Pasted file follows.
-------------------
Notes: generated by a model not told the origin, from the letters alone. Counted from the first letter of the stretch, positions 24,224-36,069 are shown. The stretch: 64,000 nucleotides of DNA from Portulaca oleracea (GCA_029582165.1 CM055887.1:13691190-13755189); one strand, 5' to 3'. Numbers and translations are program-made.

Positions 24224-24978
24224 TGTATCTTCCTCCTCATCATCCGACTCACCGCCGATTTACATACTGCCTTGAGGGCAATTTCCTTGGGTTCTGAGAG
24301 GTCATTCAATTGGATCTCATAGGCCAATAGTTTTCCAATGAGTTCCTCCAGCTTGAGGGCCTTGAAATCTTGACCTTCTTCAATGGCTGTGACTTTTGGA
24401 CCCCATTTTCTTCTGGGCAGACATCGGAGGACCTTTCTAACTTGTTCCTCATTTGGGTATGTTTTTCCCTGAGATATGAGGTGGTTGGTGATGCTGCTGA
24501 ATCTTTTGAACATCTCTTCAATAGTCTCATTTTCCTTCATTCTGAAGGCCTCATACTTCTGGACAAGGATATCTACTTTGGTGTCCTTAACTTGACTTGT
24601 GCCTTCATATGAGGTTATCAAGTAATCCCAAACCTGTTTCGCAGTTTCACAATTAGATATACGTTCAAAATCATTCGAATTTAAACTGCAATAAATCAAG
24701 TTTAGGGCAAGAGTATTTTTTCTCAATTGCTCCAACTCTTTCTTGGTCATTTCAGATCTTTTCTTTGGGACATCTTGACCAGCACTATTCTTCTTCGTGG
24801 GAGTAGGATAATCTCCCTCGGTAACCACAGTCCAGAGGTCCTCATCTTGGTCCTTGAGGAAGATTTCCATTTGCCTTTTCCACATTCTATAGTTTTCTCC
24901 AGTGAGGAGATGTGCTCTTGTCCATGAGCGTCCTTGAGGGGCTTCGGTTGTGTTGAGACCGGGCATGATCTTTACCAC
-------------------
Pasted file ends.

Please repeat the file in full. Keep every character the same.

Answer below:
Notes: generated by a model not told the origin, from the letters alone. Counted from the first letter of the stretch, positions 24,224-36,069 are shown. The stretch: 64,000 nucleotides of DNA from Portulaca oleracea (GCA_029582165.1 CM055887.1:13691190-13755189); one strand, 5' to 3'. Numbers and translations are program-made.

Positions 24224-24978
24224 TGTATCTTCCTCCTCATCATCCGACTCACCGCCGATTTACATACTGCCTTGAGGGCAATTTCCTTGGGTTCTGAGAG
24301 GTCATTCAATTGGATCTCATAGGCCAATAGTTTTCCAATGAGTTCCTCCAGCTTGAGGGCCTTGAAATCTTGACCTTCTTCAATGGCTGTGACTTTTGGA
24401 CCCCATTTTCTTCTGGGCAGACATCGGAGGACCTTTCTAACTTGTTCCTCATTTGGGTATGTTTTTCCCTGAGATATGAGGTGGTTGGTGATGCTGCTGA
24501 ATCTTTTGAACATCTCTTCAATAGTCTCATTTTCCTTCATTCTGAAGGCCTCATACTTCTGGACAAGGATATCTACTTTGGTGTCCTTAACTTGACTTGT
24601 GCCTTCATATGAGGTTATCAAGTAATCCCAAACCTGTTTCGCAGTTTCACAATTAGATATACGTTCAAAATCATTCGAATTTAAACTGCAATAAATCAAG
24701 TTTAGGGCAAGAGTATTTTTTCTCAATTGCTCCAACTCTTTCTTGGTCATTTCAGATCTTTTCTTTGGGACATCTTGACCAGCACTATTCTTCTTCGTGG
24801 GAGTAGGATAATCTCCCTCGGTAACCACAGTCCAGAGGTCCTCATCTTGGTCCTTGAGGAAGATTTCCATTTGCCTTTTCCACATTCTATAGTTTTCTCC
24901 AGTGAGGAGATGTGCTCTTGTCCATGAGCGTCCTTGAGGGGCTTCGGTTGTGTTGAGACCGGGCATGATCTTTACCAC